On April 21, 1778, George Washington wrote a delegate in Congress, "Men may speculate as they will; they may talk of patriotism; they may draw a few examples from ancient history, of great achievements performed by its influence; but whoever builds upon them, as a sufficient basis for conducting a long and bloody war, will find themselves deceived in the end. We must take the passions of men as nature has given them, and those principles as a guide, which are generally the rule of action. I do not mean to exclude altogether the idea of patriotism. I know it exists, and, I know it has done much in the present contest. But I will venture to assert, that a great and lasting war can never be supported on this principle alone. It must be aided by a prospect of interest, or some reward. For a time it may, of itself, push men to action, to bear much, to encounter difficulties; but it will not endure unassisted by interest."

Valley Forge taught George Washington and the Pennsylvania advocates of price control a very costly lesson. They had hoped for plenty at low prices. Instead they got scarcity and indescribable misery. Anne Bezanson’s valuable book, Prices and Inflation during the American Revolution, tells us, "By June 1, 1778, the act of regulating the several articles on the price lists was wholly suspended." Price control had failed.

Army Better Fed

This same book informs us that after this date the commissary agents were instructed, "to give the current price… let it be what it may, rather than the army should suffer which you have to supply and the intended expedition be retarded for want of it." As a result the Army was better provided for in the fall of 1778, than had previously been the case. In the words of Miss Bezanson, "the flexibility in offering prices and successful purchasing in the country in 1778 procured needed winter supplies wanting in the previous year."

In January, 1780, Pelatiah Webster wrote, "As experiment is the surest proof of the natural effects of all speculations of this kind… it is strange, it is marvelous to me, that any person of common discernment, who has been acquainted with all the above-mentioned trials and effects, should entertain any idea of the expediency of trying any such methods again…. Trade, if let alone, will ever make its own way best, and like an irresistible river, will ever run safest, do least mischief and most good, suffered to run without obstruction in its own natural channel."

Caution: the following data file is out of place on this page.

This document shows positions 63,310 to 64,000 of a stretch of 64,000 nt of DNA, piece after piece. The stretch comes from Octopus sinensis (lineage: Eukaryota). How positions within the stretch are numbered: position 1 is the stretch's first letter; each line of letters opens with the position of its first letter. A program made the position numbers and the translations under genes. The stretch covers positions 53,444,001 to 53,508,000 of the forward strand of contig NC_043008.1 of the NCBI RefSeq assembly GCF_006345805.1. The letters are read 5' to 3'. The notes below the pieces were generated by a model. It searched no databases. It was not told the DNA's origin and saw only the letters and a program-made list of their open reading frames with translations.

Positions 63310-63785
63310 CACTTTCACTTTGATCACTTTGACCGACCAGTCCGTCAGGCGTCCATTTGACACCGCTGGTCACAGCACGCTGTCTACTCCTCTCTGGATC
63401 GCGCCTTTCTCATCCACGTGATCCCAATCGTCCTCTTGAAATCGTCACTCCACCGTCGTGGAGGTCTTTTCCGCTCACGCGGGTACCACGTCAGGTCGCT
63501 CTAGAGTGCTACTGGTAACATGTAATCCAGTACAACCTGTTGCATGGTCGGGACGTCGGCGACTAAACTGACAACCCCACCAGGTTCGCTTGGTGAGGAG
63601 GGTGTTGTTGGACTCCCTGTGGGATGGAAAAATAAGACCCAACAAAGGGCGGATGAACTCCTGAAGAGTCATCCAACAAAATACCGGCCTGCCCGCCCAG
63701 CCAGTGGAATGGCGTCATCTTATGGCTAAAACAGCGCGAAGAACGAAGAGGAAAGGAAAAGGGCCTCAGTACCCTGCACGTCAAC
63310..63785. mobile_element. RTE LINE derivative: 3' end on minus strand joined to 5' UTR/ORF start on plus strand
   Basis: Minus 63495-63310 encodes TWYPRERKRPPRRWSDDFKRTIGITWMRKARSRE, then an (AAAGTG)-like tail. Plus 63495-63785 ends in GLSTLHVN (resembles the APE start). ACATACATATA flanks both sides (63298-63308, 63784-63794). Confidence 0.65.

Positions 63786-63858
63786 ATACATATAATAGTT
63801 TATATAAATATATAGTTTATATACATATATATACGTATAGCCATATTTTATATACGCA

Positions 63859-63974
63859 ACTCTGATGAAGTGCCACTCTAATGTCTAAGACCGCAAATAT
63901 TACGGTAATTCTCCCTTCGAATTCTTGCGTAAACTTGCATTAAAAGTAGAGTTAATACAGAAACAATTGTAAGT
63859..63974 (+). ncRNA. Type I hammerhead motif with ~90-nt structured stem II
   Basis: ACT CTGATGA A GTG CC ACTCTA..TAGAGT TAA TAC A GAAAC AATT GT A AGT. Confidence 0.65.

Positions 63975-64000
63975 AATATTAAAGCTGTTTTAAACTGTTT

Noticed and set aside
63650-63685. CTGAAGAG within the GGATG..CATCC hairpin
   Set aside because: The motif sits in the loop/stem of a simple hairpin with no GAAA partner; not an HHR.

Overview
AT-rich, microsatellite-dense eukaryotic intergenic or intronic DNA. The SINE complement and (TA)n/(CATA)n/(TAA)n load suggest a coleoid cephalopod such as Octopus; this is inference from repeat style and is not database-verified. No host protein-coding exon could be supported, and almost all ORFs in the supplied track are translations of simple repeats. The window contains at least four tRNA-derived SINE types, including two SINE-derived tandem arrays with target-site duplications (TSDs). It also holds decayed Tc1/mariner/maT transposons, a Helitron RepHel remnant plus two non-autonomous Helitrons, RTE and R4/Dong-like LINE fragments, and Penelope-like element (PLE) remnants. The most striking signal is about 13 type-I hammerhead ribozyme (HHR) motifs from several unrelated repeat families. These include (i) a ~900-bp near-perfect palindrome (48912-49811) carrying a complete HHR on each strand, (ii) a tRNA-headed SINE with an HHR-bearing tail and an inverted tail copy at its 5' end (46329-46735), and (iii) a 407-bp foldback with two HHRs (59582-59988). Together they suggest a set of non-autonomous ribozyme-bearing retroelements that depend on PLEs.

Price control is an attempt to alter God’s law of supply and demand. Those who endorse it frequently believe that the supply of goods and human satisfactions can be maintained at prices which are legally set below the free market price. They are ever doomed to disappointment. When a price is set below the free market price, marginal producers will always cease to produce. The available supply is thus reduced. On the other hand, prices held below the free market rates always attract more prospective buyers than the higher market prices. The result will ever be, other things being equal, a decreased supply and an increased demand.

Free prices allocate scarce goods to the highest bidder. In consumers goods, the highest bidder is the person who has best served society. In producers goods, the highest bidder is usually the person who can make the best use of the scarce labor and materials available. He can pay the highest price because he expects society to pay him more for his final product than it will pay for the product of any lower bidder. When the state, or some bureaucratic agent of the state, sets prices, he must also decide who shall have and who shall have not.

The power of allocating the necessities of life is the power of life and death. Under price control that power is given to the political powers that be. Consumers are entirely at their mercy. Price control is, therefore, the very antithesis of freedom. Price control is economic slavery.  

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February 1972